Simplified command line processing with

Am I the only one in the world who feels that using python's getopt is a bit of a struggle ? It involves a lot of boiler plate. Tedious refactoring is required each time you add or change an option. This is not specific to Python, as most languages have a similar facility to parse the command line, which is similarly annoying.

I decided to create an easier way to process command line options, by transforming the command line into an immutable (read-only) object. The result is dyn_options.

dyn_options considers every string on the command line which starts with either - or -- (i.e. a single or double dash) an option flag. The value of the option flag is a concatenation of everything that follows it, until the next flag is encountered. A simple option flag is one without explicit values and is considered a boolean flag, set to True. dyn_options creates a read-only object, with attributes and values set to the command line option flags and values respectively.

So, '--opt4 hello world' will be converted to an option flag called opt4, with a value of hello world. This makes dealing with spaces on the command line a lot easier.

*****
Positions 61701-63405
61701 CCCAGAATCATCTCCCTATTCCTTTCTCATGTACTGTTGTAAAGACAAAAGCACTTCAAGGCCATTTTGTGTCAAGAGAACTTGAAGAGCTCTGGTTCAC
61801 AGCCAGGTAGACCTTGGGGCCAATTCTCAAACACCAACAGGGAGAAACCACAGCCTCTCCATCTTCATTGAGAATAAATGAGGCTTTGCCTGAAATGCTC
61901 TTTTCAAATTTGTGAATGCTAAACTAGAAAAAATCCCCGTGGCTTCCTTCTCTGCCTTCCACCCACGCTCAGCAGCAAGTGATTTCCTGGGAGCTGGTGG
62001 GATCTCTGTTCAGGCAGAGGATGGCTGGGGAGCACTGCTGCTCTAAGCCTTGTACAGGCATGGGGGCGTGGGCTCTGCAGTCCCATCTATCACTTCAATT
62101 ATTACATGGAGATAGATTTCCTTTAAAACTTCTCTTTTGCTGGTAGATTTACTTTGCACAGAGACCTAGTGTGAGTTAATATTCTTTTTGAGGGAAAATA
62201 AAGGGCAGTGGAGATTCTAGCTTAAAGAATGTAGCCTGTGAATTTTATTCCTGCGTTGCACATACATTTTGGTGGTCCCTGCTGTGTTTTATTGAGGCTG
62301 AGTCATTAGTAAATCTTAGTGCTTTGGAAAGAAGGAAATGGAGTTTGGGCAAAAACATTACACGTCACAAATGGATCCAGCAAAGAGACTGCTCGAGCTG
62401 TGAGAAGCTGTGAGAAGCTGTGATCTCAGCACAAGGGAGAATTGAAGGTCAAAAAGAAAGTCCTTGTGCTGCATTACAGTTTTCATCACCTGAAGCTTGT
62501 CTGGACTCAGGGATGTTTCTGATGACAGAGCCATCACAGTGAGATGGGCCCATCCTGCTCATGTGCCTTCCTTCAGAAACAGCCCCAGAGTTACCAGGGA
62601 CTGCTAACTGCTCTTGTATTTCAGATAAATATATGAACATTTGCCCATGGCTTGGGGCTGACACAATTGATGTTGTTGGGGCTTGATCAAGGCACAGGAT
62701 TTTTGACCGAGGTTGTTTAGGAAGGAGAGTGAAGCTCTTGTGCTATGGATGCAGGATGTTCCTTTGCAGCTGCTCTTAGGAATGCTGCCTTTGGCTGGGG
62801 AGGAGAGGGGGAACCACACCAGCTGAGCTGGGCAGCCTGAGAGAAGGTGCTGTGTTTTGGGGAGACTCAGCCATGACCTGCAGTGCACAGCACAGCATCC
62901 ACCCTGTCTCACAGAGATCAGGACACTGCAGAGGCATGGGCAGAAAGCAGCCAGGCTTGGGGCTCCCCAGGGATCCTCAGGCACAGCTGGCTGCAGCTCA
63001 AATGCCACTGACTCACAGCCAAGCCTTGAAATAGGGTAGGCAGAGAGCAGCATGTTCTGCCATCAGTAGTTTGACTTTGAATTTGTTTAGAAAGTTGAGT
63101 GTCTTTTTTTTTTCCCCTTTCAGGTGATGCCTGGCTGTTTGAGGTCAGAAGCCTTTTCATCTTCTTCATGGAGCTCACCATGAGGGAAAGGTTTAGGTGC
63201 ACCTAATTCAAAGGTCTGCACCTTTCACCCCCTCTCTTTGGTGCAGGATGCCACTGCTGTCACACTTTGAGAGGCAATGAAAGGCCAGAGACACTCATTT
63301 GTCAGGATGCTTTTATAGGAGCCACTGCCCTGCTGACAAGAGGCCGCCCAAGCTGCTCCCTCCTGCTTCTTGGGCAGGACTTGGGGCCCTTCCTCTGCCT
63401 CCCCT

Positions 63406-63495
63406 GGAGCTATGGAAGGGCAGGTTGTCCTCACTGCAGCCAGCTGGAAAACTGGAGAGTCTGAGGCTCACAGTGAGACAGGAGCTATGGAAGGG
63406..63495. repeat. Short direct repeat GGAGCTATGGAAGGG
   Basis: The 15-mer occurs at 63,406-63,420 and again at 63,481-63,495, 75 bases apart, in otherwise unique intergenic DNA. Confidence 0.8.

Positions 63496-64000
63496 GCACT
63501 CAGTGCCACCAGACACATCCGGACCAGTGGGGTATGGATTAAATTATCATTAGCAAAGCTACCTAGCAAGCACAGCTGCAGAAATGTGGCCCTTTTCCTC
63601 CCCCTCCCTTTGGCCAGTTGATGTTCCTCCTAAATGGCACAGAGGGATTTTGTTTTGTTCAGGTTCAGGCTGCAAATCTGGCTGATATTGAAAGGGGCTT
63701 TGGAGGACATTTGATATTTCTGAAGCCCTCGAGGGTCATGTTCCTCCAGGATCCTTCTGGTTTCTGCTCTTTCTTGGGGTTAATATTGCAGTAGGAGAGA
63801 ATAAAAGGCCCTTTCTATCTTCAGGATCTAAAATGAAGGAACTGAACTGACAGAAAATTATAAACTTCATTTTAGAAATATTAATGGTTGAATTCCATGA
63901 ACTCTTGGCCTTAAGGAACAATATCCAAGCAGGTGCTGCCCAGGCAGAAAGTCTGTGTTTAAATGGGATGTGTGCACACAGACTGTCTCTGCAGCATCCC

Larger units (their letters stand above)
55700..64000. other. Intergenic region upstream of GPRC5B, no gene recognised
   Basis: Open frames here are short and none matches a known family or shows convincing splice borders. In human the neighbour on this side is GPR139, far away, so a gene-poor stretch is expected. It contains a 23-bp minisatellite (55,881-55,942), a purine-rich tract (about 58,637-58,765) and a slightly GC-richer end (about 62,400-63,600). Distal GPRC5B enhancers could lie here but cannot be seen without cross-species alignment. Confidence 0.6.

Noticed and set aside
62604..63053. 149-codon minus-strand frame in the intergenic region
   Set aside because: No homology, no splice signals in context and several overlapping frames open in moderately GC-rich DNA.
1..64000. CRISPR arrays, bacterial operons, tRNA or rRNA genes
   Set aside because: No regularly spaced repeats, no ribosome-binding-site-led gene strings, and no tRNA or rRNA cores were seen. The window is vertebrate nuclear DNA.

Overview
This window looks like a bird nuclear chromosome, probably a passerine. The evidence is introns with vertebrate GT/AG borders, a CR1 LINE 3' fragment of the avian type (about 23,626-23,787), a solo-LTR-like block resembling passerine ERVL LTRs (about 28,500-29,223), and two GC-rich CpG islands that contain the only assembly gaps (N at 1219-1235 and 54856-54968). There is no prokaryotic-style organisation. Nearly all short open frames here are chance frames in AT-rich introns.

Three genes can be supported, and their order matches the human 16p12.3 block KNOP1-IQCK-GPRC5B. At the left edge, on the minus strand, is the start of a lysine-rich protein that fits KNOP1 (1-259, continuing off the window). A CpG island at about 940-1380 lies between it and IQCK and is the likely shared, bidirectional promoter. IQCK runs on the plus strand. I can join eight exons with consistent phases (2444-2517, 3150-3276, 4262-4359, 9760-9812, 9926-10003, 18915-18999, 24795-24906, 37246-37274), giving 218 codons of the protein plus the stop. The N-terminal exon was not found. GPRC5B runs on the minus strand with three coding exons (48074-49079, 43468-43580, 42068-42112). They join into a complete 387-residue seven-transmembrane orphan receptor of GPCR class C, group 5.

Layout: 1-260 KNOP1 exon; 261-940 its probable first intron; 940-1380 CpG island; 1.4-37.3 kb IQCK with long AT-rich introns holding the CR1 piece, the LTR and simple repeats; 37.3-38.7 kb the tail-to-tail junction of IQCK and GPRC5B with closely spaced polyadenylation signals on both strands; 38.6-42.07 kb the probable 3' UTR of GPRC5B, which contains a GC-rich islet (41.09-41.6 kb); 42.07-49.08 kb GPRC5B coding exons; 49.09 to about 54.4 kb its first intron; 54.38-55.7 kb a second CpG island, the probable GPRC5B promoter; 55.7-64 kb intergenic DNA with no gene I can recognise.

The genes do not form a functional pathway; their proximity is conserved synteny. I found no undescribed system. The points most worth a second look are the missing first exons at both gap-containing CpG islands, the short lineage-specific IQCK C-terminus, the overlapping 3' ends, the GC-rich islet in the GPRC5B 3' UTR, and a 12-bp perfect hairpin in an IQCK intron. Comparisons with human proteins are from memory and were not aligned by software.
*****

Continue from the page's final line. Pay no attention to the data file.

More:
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Sun, 09 Aug 2009 10:27:45 EST

Factorials, Tail Recursion and CPS ... in C

Recursive algorithms are elegant. However, if the recursion is not a tail call the growth of the stack leads to a stack overflow.

Tail call recursion is a technique whereby the last call in a recursive function does not depend on the variables pushed on the stack. In other words the function returns the value of its additional (recursive) call.

Functional languages like Haskell or Lisp are designed to support the use of tail recursive algorithms.The JVM -although now the target platform of a lisp like clojure or a hybrid functional language like scala - does not support tail recursion at all. In C/C++ the compiler can in fact replace tail recursive calls with a simple loop, thereby eliminating the allocation for additional stack frames all together. In this post I'll consider various implementations of the humble factorial to illustrate some of these things.

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Sun, 19 Jul 2009 11:49:05 EST

CL-BLIKY : A simple lisp based blog engine

I 'm writing this using a self rolled blog engine called cl-bliky. I'm indebted to an excellent tutorial put together by Vetle Roeim. His goal was obviously to put together a compelling tutorial and he succeeded. My goal was to use lisp in a small programming project, and developing a simple and easily customizable blog engine seemed like a good start.